Rutherford Falls is a 2021 comedy show starring Jana Schmieding and Ed Helms and is for anyone looking for a show that does more than make you laugh. The show follows best friends Reagan Wells (Schmieding), an Indigenous woman who has recently come home, and Nathan Rutherford (Helms) her best friend a man obsessed with his family’s legacy. The show follows Reagan and Nathan as they navigate their friendship even when being pulled in opposite directions. With Indigenous TV representation lower than 1% (as stated by UCLA’s Diversity Report from 2020), Rutherford Falls is a much-needed addition to the TV landscape. With the topics of Indigenous inequities, white privilege, and the ethics of statues at the center, it would seem the show would be a natural drama, but somehow the show always manages to approach all these topics with comedy and nuance. Statues in fact are in interesting plot device for the show, being used to pull the two friends toward opposite ends of the spectrum.
Much of the first season is spent focused on Nathan’s goofy and sometimes awkward obsession with his family legacy. Nathan is a man stuck in a past he didn’t live; he literally lives in a museum dedicated to his family. When the mayor decides it is time to remove a statue of Nathan’s ancestor from the middle of the town where people hilariously keep running into it, Nathan becomes obsessed with preserving the statue. While it may seem (especially from the first two episodes) that Nathan’s storyline is the driving force behind the show, as it goes on it becomes clear that Reagan is the heart of the show. Schmieding’s character becomes much more interesting, and she slowly begins to outshine Nathan in the comedy facet as well. As the season goes on, Nathan’s antics become less quirky and more blatantly out of touch. The show perfectly juxtaposes Nathan’s plight with Reagan’s. The more Nathan whines or throws tantrums in the name of his family legacy the more it becomes unsettling, considering the realities of the legacy Reagan’s tribe is left with. While the Rutherford family has a town named after them, a successful business conglomerate in their name, a museum, and even a huge ancestral home, Nathan still cannot fathom the removal of one small statue. In comparison, Reagan is fighting for one small room (her cultural center) inside of a casino as her contribution to her tribal legacy. As both friends fight to contribute to their respective cultures the antics get crazier.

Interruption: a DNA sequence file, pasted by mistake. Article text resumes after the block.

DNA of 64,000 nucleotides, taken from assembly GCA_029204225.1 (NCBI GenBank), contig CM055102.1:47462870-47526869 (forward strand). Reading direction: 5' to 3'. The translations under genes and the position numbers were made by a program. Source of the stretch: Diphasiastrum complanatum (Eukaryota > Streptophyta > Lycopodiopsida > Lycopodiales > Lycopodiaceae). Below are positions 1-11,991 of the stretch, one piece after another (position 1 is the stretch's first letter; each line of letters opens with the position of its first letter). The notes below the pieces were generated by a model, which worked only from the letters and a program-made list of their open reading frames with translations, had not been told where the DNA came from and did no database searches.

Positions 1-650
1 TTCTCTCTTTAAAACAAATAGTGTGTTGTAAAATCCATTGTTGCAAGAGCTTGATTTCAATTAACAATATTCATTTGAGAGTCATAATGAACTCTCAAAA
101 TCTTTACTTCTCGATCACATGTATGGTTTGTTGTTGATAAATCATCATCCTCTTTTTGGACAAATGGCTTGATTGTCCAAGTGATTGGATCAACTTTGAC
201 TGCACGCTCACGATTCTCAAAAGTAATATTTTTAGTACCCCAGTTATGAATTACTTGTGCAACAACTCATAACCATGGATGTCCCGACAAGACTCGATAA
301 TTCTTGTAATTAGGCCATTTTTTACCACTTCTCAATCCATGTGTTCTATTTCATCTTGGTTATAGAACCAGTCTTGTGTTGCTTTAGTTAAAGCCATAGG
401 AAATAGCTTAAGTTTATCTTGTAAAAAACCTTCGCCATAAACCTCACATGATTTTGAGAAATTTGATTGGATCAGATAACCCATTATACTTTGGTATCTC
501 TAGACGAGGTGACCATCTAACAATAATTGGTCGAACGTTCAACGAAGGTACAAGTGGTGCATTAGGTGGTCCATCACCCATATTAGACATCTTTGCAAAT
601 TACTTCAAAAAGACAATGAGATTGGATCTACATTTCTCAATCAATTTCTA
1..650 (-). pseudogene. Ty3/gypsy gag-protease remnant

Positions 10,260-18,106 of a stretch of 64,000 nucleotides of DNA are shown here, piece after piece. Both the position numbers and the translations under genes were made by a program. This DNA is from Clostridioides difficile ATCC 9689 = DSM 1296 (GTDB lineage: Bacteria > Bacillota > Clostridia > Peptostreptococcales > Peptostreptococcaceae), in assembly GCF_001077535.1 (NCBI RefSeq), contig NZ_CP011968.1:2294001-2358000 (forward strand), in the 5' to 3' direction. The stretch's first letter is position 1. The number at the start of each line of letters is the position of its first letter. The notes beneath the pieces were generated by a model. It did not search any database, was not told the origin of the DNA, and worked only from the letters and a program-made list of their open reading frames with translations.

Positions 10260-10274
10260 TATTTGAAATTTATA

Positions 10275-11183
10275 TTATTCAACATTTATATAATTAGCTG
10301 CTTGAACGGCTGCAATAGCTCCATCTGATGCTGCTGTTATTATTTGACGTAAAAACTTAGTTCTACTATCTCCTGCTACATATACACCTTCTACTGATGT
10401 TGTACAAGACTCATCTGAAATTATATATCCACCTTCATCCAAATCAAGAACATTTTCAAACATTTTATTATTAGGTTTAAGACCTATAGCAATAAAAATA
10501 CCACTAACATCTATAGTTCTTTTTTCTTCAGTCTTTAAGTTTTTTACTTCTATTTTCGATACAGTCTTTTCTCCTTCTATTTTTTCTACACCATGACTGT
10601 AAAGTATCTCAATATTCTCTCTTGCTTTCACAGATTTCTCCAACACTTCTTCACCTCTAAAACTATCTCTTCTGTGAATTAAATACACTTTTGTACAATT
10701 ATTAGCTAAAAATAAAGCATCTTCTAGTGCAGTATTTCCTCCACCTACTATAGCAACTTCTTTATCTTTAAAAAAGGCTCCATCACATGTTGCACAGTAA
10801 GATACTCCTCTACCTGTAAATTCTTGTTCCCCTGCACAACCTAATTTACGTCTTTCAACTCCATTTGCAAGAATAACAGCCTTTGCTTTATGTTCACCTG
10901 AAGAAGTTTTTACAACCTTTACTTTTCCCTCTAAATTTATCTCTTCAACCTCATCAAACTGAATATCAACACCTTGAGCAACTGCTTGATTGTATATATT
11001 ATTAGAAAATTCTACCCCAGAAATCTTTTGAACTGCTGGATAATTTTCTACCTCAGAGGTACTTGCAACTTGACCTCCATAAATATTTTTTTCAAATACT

While Reagan is the heart of the show, her character still seems to live on the fringe of Indigenous life. As a woman who left her tribe and came back, she is often out of touch, and that element is constantly being pointed out by her boss, casino-owner Terry (played by Michael Greyeyes). I felt Terry was one of the best parts of the show, as he is a man focused on giving his tribe a better future. Terry has a vision for his tribe that flips the script on traditional dominant culture approaches to Indigenous life. In addition to this, Greyeyes’s comedic timing is impeccable, especially when playing against Schmieding. If you were to make the assumption that Helms would be the star of the show (thanks to The Office and The Hangover), you would be wrong. While Nathan seems to be one dimensional, Reagan is multifaceted. Her struggles to fit in with her culture and her exhausting attempts to educate her out of touch friend are ones that many BIPOC can relate to. The show, while cutting at many important issues, also provides an element of television that has been sorely underrepresented--Indigenous comedy. Greyeyes and Schmieding (as well as the supporting cast) manage to be hilarious without adhering to Mainstream culture. There are many jokes that are made specifically for Indigenous viewers, and it is a perfect example of why diverse writing rooms are so important to the future of television and film. With a sequel/reboot/remake culture dominating much of what we consume, it is refreshing to watch TV that gives voice to cultures that have been historically underrepresented. There is no other show on TV quite like Rutherford Falls, which gave me a fun space to explore my own feelings on some important topics. I cannot wait for my next trip to Rutherford Falls as season 2 is set to drop sometime this Spring.
You can watch Rutherford Falls season one on Peacock.
Autumn Andersen is an editor for Penumbra Online and grad student at CSU Stanislaus. She enjoys reading, writing, and talking about her favorite shows.